sound waves

Reflection, Absorption and Transmission of sound…what is the difference?

Feeling stressed because of noise? Not sure why your environment is so noisy? Noise or sound pollution is an unpleasant and sometimes unexpected sound, that can have many adverse health effects like high blood pressure, heart disease, sleep disturbances and stress. Let us start with the explaining the general concept sound.


SOUND – what it is?

Sound is produced by an object vibrating, which changes the air pressure, and this causes the air to create waves. Like water, sound waves will find the easiest path to penetrate any gap (also known as flanking path). The behaviour of sound depends on materials, temperature, and air humidity. In an enclosed space sound waves can then either be reflected, absorbed, or transmitted.

sound waves illustration


What is sound reflection?

Sound reflection happens when waves hit rigid or hard surfaces and these waves bounce back. The best analogy would be imagining a hard ball, like a tennis ball, bouncing on a concrete floor.  The reflection of the sound waves off hard surfaces will create echoes and the intelligibility or understanding of words, will worsen.

reflective wave

What is sound absorption?

Sound absorption is the process by which a material, structure or object decreases the sound energy in the air. With this example, you can visualise what happens: Spill a glass of water and wipe up the liquid with a sponge. The sponge will absorb the liquid. This is what happens with sound. The ‘sponge’ will absorb the sound, hence sound absorption.

absorbed sound wave

Sound absorption is crucial especially in areas where a lot of concrete, glass, and steel is used as building material. These materials are hard and do not absorb any sound, resulting in echoes and reverberation.

Figuring out what absorption you need, depends on the application and space. An acoustic consultant will be the best to assist and advise. At home it is easy to ascertain if a space needs some fine-tuning by doing the clap-test.

The Clap-Test

Stand in the room and clap your hands. Listen to the sound. Warmer, softer sounds suggest the room already absorbs and scatters sounds in a good way. Harsher, metallic sounds are reasons to look for improvements. There is always something extra you can do to make a room sound even better, but the clap test is a good way to get a sense of what the space needs.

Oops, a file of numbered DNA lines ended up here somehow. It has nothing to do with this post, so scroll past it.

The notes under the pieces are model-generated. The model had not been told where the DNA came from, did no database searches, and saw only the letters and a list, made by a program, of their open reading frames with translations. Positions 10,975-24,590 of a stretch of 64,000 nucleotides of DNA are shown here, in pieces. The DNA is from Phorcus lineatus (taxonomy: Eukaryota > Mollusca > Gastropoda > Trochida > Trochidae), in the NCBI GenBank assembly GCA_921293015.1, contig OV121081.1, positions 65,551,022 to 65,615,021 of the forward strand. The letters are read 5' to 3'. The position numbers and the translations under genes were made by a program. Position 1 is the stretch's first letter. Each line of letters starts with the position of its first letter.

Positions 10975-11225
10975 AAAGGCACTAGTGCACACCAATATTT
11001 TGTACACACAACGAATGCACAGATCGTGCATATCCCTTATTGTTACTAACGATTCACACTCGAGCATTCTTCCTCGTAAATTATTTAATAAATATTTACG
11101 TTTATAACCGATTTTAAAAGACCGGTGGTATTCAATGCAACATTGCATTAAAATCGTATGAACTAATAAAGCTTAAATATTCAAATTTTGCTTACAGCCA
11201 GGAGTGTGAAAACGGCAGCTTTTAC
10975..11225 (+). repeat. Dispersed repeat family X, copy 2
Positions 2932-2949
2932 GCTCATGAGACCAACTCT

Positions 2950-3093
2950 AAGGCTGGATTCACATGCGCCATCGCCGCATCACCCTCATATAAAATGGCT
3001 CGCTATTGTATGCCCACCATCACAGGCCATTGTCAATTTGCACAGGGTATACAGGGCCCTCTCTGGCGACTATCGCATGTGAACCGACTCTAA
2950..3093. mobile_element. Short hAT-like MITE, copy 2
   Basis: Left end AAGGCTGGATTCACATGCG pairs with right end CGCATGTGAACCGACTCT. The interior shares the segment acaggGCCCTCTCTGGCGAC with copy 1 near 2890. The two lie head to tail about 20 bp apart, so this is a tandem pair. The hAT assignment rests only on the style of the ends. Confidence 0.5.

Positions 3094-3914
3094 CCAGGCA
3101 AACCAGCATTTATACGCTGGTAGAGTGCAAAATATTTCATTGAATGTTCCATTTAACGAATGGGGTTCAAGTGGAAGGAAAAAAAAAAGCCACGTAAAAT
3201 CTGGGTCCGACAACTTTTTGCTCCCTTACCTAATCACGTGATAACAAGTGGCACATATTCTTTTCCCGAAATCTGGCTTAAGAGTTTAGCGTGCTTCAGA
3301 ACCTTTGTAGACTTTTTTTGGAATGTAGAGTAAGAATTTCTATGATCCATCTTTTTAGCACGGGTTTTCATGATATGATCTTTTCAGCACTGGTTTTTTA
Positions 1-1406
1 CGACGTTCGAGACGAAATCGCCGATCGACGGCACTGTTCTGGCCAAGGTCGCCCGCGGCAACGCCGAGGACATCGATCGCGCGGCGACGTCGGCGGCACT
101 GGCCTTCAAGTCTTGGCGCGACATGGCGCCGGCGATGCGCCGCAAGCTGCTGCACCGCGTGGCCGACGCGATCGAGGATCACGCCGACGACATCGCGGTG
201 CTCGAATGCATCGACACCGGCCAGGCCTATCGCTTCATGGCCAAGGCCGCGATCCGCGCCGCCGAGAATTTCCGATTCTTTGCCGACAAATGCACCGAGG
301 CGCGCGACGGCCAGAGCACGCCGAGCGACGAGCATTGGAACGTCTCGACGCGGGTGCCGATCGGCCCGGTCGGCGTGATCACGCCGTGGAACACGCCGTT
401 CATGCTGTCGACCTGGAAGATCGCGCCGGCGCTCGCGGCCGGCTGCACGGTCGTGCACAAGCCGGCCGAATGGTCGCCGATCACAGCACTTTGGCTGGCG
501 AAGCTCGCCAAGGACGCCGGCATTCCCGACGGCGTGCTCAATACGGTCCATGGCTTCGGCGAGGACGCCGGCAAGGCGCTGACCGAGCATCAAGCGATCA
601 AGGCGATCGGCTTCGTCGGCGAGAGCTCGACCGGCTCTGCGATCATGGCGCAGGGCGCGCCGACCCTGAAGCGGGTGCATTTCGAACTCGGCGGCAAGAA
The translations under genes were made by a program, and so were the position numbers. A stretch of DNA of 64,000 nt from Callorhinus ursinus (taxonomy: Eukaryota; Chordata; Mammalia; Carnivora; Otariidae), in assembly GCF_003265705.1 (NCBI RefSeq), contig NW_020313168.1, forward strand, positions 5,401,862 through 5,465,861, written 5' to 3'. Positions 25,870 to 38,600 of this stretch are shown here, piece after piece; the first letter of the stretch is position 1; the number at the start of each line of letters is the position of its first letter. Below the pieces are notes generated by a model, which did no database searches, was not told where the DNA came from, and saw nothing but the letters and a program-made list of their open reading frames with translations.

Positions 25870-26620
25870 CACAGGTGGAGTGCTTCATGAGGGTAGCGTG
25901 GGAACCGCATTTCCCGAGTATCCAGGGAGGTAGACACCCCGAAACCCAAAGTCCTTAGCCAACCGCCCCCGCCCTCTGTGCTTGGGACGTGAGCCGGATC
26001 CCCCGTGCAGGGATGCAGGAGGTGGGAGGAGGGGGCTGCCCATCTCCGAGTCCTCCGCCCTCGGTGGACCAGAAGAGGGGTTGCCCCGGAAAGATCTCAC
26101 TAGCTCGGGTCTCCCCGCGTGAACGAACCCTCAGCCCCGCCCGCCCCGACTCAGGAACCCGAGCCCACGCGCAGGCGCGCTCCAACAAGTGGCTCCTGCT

Credit: PSY Acoustics Clap Test (YouTube)

What is sound transmission?

The last term to be explained is sound transmission. As the word transmission implies, sound is transmitted from one space or point to another through or between materials. These materials include air, glass, bricks, concrete…. and sound waves can also move through any medium: gas, liquid, or solids.

Sound transmission and sound insulating go hand in hand when discussing acoustics. You can read more about acoustics in our blogs: “Acoustics Refreshed” and “Understanding acoustic ratings: STC vs RW vs DnTw.”

Back to explaining the concept of sound transmission. In classrooms, offices, and conference halls it is very important to decrease sound transmission from one space to another. This is where people speak of “Sound proofing” and it is quite literally to reduce the amount of sound that can get into or out of a room.

sound transmission

Looking at the physics and behaviour of sound, good acoustics in a room, office, theatre, conference area or concert hall requires knowledge and expertise. This will in turn help alleviate the effects of noise disturbance which can have negative effects on health, wellbeing, and general quality of life.

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